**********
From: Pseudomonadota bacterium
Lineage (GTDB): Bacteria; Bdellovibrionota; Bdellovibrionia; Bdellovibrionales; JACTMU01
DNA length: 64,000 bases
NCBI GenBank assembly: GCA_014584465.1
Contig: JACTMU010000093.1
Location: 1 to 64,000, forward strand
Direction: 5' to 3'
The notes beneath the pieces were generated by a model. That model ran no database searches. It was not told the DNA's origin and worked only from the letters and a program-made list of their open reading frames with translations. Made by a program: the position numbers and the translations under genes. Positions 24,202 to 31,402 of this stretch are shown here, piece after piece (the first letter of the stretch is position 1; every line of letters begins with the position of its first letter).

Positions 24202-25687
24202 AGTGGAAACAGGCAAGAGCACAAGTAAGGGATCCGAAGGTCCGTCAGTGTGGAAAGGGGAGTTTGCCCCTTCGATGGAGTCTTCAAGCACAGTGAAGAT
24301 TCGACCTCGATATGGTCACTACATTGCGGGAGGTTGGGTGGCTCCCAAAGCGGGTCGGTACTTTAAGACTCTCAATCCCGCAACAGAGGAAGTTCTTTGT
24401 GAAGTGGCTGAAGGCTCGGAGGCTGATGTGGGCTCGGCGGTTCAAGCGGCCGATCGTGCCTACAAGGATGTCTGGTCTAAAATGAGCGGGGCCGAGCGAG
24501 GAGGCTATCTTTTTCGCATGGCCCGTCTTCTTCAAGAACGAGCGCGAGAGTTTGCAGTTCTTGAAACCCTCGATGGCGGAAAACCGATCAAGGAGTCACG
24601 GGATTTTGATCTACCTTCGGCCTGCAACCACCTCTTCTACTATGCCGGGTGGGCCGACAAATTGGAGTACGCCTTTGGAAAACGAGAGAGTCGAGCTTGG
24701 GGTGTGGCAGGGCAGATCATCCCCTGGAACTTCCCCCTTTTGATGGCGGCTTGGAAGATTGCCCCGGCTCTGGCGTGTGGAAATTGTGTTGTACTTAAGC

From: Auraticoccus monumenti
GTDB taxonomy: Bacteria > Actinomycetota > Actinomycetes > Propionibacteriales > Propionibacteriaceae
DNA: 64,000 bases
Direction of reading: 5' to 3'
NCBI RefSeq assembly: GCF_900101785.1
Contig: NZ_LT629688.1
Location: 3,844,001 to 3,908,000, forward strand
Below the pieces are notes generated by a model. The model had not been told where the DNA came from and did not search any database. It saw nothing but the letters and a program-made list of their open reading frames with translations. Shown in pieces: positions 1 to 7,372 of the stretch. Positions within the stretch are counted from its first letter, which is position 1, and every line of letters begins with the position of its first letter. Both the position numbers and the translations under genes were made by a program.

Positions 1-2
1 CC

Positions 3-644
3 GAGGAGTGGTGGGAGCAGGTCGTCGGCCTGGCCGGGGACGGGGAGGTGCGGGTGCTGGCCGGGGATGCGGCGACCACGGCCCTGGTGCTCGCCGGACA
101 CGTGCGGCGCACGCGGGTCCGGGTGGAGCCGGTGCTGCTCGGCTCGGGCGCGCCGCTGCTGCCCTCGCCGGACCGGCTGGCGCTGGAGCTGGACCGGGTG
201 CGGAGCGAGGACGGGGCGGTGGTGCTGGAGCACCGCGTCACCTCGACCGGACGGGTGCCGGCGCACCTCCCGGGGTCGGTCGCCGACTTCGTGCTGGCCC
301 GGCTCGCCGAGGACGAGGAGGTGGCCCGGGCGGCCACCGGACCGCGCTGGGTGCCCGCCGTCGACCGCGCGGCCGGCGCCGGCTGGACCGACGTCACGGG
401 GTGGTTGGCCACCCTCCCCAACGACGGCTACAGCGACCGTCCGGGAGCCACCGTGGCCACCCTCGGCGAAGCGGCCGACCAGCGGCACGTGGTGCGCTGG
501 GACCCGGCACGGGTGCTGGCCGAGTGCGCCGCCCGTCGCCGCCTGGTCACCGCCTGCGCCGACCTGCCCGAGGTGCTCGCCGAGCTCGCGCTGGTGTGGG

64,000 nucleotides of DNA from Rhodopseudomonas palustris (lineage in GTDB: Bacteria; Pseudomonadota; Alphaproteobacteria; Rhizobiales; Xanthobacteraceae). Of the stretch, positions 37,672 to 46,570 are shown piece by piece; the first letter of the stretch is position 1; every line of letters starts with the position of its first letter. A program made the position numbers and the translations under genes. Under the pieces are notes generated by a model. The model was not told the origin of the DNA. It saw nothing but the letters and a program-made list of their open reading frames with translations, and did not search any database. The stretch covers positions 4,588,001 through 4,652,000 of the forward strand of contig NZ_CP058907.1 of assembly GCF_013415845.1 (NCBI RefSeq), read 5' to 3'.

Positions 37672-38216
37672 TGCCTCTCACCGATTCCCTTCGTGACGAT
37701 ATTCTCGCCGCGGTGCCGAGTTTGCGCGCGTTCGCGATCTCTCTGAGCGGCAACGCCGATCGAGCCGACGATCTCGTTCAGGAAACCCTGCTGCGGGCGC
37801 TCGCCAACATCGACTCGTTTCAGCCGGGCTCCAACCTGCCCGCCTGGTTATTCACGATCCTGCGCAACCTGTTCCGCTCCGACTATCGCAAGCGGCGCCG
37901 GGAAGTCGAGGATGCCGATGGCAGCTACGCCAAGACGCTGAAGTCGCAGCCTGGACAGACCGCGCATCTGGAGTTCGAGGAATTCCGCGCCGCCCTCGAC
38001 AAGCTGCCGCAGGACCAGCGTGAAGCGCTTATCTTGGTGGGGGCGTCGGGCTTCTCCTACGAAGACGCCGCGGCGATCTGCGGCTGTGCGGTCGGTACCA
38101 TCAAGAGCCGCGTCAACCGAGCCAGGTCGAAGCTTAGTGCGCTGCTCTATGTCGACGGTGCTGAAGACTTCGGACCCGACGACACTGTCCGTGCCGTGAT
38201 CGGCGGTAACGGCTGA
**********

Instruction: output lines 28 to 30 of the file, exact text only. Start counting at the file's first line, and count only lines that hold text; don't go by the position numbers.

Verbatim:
101 CGTGCGGCGCACGCGGGTCCGGGTGGAGCCGGTGCTGCTCGGCTCGGGCGCGCCGCTGCTGCCCTCGCCGGACCGGCTGGCGCTGGAGCTGGACCGGGTG
201 CGGAGCGAGGACGGGGCGGTGGTGCTGGAGCACCGCGTCACCTCGACCGGACGGGTGCCGGCGCACCTCCCGGGGTCGGTCGCCGACTTCGTGCTGGCCC
301 GGCTCGCCGAGGACGAGGAGGTGGCCCGGGCGGCCACCGGACCGCGCTGGGTGCCCGCCGTCGACCGCGCGGCCGGCGCCGGCTGGACCGACGTCACGGG